Feedback can be applied in different situations. In the field of electrical engineering, feedback is used through a means of a sensor that measures the output and is then connected to a summing amplifier. All of this is done to produce an error of close to zero, where error is measured in desired output (input) minus the present condition (output). Whether it is in regards to a network of components that come together to form a complete system or a network of people, feedback is key to having the best possible results that can be produced.
Arcapayments [arca_payments]. (2019, October 11). Getting feedback from your customers is very important in understanding how your business is performing. Feedback helps you determine strategies to improve your customers’ experiences which helps increase patronage, retention, and loyalty. Some businesses do not care about [Tweet]. Retrieved from https://twitter.com/arca_payments/status/1182763416534081538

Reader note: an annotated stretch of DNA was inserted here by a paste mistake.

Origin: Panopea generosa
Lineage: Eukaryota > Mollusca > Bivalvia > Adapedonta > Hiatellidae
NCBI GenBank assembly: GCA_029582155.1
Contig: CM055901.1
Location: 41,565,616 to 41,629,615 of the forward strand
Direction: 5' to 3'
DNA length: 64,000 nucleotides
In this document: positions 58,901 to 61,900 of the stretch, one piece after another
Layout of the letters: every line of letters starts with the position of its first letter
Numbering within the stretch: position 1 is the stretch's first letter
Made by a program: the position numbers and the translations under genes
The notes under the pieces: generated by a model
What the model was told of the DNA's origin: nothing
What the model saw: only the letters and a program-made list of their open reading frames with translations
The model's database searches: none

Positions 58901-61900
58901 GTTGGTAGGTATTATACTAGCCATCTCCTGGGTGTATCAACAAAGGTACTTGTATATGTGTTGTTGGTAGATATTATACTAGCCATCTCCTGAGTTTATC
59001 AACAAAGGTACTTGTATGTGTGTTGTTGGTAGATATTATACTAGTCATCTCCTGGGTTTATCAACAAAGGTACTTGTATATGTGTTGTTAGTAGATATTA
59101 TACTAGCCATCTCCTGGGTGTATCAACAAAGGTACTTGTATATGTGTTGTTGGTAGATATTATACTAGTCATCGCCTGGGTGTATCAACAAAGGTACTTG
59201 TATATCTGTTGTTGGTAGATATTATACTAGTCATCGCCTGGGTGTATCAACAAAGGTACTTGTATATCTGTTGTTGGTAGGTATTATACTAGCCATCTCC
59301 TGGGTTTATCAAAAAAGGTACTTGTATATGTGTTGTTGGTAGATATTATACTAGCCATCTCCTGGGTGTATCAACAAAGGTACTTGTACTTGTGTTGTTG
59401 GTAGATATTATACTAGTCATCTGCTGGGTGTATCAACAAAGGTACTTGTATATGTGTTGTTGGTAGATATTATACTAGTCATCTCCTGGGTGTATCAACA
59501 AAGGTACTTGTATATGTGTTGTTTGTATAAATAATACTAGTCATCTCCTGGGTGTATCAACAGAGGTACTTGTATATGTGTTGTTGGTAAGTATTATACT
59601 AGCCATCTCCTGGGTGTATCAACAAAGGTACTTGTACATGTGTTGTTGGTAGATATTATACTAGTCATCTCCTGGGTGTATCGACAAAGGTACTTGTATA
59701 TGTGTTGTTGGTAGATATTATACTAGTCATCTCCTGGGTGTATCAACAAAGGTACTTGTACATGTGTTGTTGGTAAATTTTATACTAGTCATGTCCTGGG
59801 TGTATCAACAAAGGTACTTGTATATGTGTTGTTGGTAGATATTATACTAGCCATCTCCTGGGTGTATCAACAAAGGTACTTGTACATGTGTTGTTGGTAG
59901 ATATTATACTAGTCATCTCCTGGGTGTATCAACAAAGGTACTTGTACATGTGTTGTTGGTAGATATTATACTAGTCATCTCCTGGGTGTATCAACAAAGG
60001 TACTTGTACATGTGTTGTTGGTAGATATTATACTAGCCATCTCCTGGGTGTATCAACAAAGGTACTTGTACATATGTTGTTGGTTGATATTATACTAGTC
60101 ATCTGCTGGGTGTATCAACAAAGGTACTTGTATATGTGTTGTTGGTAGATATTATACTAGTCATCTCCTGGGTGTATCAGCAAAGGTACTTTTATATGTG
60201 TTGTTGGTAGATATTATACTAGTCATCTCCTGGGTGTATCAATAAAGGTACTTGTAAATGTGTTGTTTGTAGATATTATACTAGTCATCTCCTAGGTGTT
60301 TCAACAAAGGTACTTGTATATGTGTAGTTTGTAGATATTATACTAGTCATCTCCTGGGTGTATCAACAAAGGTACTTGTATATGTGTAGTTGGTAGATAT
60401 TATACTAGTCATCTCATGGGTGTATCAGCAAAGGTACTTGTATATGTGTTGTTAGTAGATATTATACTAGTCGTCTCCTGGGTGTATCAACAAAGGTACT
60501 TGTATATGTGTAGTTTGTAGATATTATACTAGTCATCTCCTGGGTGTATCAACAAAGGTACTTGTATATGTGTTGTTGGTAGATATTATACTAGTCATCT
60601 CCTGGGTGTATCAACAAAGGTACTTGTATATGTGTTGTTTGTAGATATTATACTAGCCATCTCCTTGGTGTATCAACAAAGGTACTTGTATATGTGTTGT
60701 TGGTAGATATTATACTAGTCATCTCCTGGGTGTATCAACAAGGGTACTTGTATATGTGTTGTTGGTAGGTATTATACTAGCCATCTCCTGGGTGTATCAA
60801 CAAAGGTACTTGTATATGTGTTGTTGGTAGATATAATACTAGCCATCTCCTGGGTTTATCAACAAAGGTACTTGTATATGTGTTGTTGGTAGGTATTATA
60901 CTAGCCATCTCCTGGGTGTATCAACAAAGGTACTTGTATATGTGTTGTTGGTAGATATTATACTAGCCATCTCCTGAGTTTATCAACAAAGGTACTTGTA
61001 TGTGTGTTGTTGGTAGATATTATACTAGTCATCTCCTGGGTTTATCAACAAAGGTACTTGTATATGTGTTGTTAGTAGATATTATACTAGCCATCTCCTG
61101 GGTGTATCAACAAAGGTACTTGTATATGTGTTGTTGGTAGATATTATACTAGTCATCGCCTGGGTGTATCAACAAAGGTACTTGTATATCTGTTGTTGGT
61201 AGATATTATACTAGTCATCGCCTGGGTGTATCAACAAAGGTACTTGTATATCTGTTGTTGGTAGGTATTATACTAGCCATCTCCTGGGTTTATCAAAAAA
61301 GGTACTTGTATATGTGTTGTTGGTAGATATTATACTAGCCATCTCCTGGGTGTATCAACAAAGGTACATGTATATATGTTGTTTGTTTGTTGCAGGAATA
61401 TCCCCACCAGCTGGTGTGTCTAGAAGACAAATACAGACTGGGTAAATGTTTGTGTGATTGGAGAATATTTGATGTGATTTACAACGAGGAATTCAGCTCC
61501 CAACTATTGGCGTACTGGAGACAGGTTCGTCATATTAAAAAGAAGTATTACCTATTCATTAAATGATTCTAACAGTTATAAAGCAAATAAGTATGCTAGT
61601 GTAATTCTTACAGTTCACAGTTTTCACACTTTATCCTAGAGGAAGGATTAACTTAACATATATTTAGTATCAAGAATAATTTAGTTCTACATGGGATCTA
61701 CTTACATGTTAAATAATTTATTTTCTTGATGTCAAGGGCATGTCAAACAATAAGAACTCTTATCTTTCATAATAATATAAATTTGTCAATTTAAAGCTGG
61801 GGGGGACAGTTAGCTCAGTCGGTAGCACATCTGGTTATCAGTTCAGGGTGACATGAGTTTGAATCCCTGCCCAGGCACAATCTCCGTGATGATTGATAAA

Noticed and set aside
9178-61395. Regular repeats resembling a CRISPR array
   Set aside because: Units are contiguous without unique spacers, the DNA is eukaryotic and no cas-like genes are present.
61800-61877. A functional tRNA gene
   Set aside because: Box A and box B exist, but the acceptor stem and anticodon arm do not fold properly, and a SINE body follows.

Back, adj.,1. (2019). In Oxford English Dictionary Online. Retrieved from www.oed.com/view/Entry/14336
Bryant, A. (2009, March 28). Feedback in Heaping Helpings. Retrieved from https://www.nytimes.com/2009/03/29/business/29corner.html?searchResultPosition=1.
Feedback, n.,1. (2019). In Oxford English Dictionary Online. Retrieved from www.oed.com/view/Entry/68965.
Feedback, n.,2. (2019). In Oxford English Dictionary Online. Retrieved from www.oed.com/view/Entry/68965.
Feed, v.,1. (2019). In Oxford English Dictionary Online. Retrieved from www.oed.com/view/Entry/68963
Maarif, A., Cahyadi, A., Herdjunanto, S., Iswanto, & Yamamoto, Y. (2019). Tracking control of higher order reference signal using integrators and state feedback. IAENG International Journal of Computer Science, 46(2), 208-216.